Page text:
Sweet and with a delicious amber color, it can be enjoyed alone, spread on bread or added to herbal teas and yogurt. In short, honey is a real treat. But it's not just this. Honey is also a valuable source of beneficial substances for the health of the body and mind. Let's try to understand better based on the latest scientific research.
Honey and its antiviral action
Several scientific studies have highlighted the antiviral properties of honey, for example, against influenza and airway viruses that cause coughs and sore throats (Al Hatamleh et al, Molecules, 2020). Not only that, honey, thanks to its flavonoid content, is also anti-inflammatory and this action further increases the body's natural defenses. In fact, long-term chronic inflammation weakens the immune system (Al Hatamleh et al, Molecules, 2020).
Honey and antioxidant properties
Honey has a high antioxidant power thanks to its content in polyphenols and flavonoids. It has been observed that honey enriched with aronia berries, as can be found in some specialized shops, increases the antioxidant properties and intensifies the antiviral and antibacterial action of honey (Milek et al, Food Funct, 2021).
Honey against chronic inflammation
Inflammation is the body's natural response to external threats. Therefore, inflammation normally plays a protective role by increasing the blood flow to the area to be treated, thus favoring the action of white blood cells. However, the inflammation, once it has protected the body, must pass. Instead, with age, stress, an unbalanced diet and some harmful habits such as smoking, it is possible that inflammation does not pass but always remains present. Chronic inflammation, in the long term, can weaken the immune system and pave the way for cardiovascular disease, diabetes, obesity and cellular degeneration. Honey has shown an interesting anti-inflammatory action. Not only that, honey has also proved useful in cases of colitis, by soothing and attenuating inflammation (Ranneh et al, BMC Complement Med Ther., 2021).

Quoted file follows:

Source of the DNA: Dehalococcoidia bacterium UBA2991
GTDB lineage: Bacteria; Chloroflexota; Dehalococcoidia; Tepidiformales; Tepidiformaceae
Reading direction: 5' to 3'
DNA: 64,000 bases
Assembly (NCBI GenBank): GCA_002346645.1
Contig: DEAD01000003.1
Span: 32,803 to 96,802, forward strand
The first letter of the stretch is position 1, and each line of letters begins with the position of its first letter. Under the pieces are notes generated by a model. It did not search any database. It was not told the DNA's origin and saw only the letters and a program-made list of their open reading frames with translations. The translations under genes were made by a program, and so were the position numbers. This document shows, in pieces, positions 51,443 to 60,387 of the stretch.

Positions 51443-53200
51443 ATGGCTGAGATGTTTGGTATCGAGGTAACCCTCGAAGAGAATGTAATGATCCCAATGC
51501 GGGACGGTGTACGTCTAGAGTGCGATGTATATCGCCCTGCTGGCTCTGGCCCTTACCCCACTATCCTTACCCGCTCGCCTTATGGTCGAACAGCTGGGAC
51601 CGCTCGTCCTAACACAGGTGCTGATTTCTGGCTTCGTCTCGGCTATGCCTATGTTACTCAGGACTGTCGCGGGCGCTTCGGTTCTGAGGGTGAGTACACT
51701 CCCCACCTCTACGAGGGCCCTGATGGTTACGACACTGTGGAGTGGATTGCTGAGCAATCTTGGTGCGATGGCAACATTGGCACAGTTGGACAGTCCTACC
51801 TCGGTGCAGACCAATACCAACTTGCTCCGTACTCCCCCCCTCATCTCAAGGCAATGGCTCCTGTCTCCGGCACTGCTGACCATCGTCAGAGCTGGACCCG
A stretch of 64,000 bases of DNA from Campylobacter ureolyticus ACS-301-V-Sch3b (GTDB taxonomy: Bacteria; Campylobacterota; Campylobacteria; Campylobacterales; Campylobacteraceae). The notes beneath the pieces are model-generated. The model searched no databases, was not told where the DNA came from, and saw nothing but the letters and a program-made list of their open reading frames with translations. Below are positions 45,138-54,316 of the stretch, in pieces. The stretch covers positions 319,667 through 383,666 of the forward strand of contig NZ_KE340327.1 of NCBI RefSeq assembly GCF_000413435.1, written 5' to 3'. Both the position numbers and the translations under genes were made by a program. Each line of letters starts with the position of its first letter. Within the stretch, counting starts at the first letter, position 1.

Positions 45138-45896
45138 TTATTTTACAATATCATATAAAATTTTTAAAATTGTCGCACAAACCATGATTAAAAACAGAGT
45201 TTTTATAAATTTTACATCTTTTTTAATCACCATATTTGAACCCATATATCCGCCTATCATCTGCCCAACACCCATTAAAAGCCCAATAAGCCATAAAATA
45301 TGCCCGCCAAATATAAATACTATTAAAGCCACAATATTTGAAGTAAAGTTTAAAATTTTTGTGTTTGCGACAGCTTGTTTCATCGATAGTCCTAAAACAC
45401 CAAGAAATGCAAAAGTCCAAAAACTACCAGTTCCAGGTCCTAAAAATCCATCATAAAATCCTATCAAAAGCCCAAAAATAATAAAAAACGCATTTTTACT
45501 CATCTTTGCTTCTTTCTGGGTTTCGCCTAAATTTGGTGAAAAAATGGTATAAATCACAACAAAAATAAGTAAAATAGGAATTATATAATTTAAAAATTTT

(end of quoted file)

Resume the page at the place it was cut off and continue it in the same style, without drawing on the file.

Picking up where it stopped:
Honey and memory
Thanks to its polyphenol and flavonoid content, which are antioxidant substances, honey has also been shown to protect the brain and neurons from free radical damage. Not only that, honey helps to counteract neuroinflammation, which is inflammation in the brain and which, as emerges from recent studies, would be the fuse to trigger the development of Alzheimer's disease. In addition to this, honey polyphenols appear to act on neuroplasticity by modulating neuronal circuits and helping to support and improve cognitive function and memory (Rahman et al, Evid Based Complement Alternat Med, 2014).
Honey and wounds
Honey has a high healing power, capable of stimulating the healing of wounds. Studies have observed that rhododendron honey has the greatest healing action. However, the other honeys have important healing properties, with the exception of chestnut honey (Leoni et al, Sci Rep, 2021). This honey, in fact, turned out to be the honey with the least healing properties. However, chestnut honey stands out for its high antioxidant effect, the most powerful of all types of honey. For its soothing and healing action, honey is often added to cosmetics or even to DIY face masks. In some hospitals, a product obtained from honey is being used to treat wounds in patients with a weak immune system. Well, in these cases honey has shown itself even better than antibiotics (Simon et al, GMS Krankenhhyg Interdiszip., 2006).
As we have seen, honey is characterized by interesting beneficial properties for health. However, one must not overdo it. In fact, in people predisposed or diagnosed with type 2 diabetes, high amounts of honey can increase blood sugar, fat mass and body weight levels (Akhbari et al, Evid Based Complement Alternat Med., 2021).